# How do you use Part 1 of the Fundamental Theorem of Calculus to find the derivative of the function of y=int sqrt(2t+sqrt(t))dt from 5 to tanx?

Apr 30, 2015

To find the derivative of the function of $y = {\int}_{5}^{\tan} x \sqrt{2 t + \sqrt{t}} \mathrm{dt}$, we have to pair Part 1 of the Fundamental Theorem of Calculus with the Chain Rule.

FTC Part I tells us that for $g \left(x\right) = {\int}_{a}^{x} f \left(t\right) \mathrm{dt}$, the derivative with respect to $x$ is $g ' \left(x\right) = f \left(x\right)$

Now we combine this with the chain rule:

For the function $g \left(u\right) = {\int}_{a}^{u} f \left(t\right) \mathrm{dt}$, the derivative with respect to $x$ is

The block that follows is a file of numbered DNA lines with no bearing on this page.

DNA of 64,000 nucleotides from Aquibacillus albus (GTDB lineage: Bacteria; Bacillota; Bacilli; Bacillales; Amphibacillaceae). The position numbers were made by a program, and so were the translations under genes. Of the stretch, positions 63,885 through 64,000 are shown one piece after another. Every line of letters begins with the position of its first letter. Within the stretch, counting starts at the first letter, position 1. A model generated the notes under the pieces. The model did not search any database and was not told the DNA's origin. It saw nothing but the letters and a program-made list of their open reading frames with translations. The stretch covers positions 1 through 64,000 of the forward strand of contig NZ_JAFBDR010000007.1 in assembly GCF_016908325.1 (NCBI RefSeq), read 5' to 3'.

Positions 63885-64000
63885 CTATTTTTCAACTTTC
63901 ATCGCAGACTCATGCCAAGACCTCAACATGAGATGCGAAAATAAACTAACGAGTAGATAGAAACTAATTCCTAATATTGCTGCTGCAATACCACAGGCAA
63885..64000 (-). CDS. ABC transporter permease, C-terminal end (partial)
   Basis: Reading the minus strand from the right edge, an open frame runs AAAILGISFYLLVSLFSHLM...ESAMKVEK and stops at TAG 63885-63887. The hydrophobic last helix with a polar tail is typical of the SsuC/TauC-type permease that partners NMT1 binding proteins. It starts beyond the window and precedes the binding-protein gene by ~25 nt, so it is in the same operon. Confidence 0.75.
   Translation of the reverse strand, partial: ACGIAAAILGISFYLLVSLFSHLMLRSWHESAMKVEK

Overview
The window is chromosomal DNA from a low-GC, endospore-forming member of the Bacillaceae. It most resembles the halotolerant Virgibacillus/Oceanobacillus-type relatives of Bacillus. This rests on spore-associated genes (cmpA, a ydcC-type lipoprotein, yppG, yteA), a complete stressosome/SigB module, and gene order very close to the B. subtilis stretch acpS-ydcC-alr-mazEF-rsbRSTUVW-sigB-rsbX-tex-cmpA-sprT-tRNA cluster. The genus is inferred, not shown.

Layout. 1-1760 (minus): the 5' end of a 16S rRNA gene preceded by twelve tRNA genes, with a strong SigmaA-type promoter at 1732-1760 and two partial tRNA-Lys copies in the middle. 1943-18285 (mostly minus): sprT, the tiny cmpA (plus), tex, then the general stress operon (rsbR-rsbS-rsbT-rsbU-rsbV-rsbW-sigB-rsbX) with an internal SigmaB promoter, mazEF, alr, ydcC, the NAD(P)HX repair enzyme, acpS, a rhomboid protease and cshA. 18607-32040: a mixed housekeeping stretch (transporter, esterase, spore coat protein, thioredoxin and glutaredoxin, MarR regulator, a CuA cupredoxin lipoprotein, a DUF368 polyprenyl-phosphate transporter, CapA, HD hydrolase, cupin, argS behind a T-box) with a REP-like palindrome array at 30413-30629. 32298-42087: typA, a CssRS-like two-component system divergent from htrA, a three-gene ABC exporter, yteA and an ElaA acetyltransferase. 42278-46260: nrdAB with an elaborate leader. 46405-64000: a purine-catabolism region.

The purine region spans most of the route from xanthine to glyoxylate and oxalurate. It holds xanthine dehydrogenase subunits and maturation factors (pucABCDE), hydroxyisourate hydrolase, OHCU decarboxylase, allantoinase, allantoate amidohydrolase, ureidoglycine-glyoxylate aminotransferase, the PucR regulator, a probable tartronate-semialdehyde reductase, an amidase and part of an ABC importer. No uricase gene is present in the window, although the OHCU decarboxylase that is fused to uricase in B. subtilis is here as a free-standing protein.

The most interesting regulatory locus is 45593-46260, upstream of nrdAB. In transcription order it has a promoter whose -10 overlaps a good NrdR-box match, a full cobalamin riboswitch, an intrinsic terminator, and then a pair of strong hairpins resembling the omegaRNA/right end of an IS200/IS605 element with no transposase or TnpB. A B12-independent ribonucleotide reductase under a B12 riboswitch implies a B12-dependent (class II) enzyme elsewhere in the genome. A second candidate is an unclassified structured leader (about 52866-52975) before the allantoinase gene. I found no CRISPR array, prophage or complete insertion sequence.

$\frac{d}{\mathrm{dx}} \left(g \left(u\right)\right) = g ' \left(u\right) \frac{\mathrm{du}}{\mathrm{dx}} = f \left(u\right) \frac{\mathrm{du}}{\mathrm{dx}}$.

So here's the answer to this question:

For $y = {\int}_{5}^{\tan} x \sqrt{2 t + \sqrt{t}} \mathrm{dt}$, the derivative with respect to $x$ is

$\frac{\mathrm{dy}}{\mathrm{dx}} = \sqrt{2 \tan x + \sqrt{\tan x}} \cdot {\sec}^{2} x$.